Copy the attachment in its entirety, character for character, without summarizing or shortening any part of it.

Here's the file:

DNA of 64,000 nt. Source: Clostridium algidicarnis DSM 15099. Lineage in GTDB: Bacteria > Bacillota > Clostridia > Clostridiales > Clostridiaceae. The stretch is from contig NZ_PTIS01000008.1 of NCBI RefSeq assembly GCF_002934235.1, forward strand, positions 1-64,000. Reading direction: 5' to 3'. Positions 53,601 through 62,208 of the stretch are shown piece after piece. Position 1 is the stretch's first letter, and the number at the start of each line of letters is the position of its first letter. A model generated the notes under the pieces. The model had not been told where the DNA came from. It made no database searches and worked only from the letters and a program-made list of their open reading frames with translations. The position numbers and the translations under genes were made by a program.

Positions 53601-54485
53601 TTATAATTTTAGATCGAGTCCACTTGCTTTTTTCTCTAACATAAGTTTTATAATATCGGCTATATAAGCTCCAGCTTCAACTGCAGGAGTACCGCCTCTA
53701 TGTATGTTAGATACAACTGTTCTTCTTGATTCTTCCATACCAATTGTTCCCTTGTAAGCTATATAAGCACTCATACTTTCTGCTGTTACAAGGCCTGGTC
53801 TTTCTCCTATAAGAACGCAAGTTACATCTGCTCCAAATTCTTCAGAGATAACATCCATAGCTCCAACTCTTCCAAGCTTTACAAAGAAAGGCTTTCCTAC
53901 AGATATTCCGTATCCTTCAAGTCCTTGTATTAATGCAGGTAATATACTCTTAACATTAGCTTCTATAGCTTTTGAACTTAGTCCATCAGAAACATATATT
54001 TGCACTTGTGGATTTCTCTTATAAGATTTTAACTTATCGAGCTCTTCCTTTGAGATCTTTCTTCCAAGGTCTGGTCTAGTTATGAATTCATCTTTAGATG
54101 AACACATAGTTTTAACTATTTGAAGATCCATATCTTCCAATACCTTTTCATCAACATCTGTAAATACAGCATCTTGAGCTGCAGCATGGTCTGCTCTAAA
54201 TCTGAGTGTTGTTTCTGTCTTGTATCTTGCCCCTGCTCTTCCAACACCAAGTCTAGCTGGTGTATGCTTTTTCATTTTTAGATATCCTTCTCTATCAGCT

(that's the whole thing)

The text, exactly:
DNA of 64,000 nt. Source: Clostridium algidicarnis DSM 15099. Lineage in GTDB: Bacteria > Bacillota > Clostridia > Clostridiales > Clostridiaceae. The stretch is from contig NZ_PTIS01000008.1 of NCBI RefSeq assembly GCF_002934235.1, forward strand, positions 1-64,000. Reading direction: 5' to 3'. Positions 53,601 through 62,208 of the stretch are shown piece after piece. Position 1 is the stretch's first letter, and the number at the start of each line of letters is the position of its first letter. A model generated the notes under the pieces. The model had not been told where the DNA came from. It made no database searches and worked only from the letters and a program-made list of their open reading frames with translations. The position numbers and the translations under genes were made by a program.

Positions 53601-54485
53601 TTATAATTTTAGATCGAGTCCACTTGCTTTTTTCTCTAACATAAGTTTTATAATATCGGCTATATAAGCTCCAGCTTCAACTGCAGGAGTACCGCCTCTA
53701 TGTATGTTAGATACAACTGTTCTTCTTGATTCTTCCATACCAATTGTTCCCTTGTAAGCTATATAAGCACTCATACTTTCTGCTGTTACAAGGCCTGGTC
53801 TTTCTCCTATAAGAACGCAAGTTACATCTGCTCCAAATTCTTCAGAGATAACATCCATAGCTCCAACTCTTCCAAGCTTTACAAAGAAAGGCTTTCCTAC
53901 AGATATTCCGTATCCTTCAAGTCCTTGTATTAATGCAGGTAATATACTCTTAACATTAGCTTCTATAGCTTTTGAACTTAGTCCATCAGAAACATATATT
54001 TGCACTTGTGGATTTCTCTTATAAGATTTTAACTTATCGAGCTCTTCCTTTGAGATCTTTCTTCCAAGGTCTGGTCTAGTTATGAATTCATCTTTAGATG
54101 AACACATAGTTTTAACTATTTGAAGATCCATATCTTCCAATACCTTTTCATCAACATCTGTAAATACAGCATCTTGAGCTGCAGCATGGTCTGCTCTAAA
54201 TCTGAGTGTTGTTTCTGTCTTGTATCTTGCCCCTGCTCTTCCAACACCAAGTCTAGCTGGTGTATGCTTTTTCATTTTTAGATATCCTTCTCTATCAGCT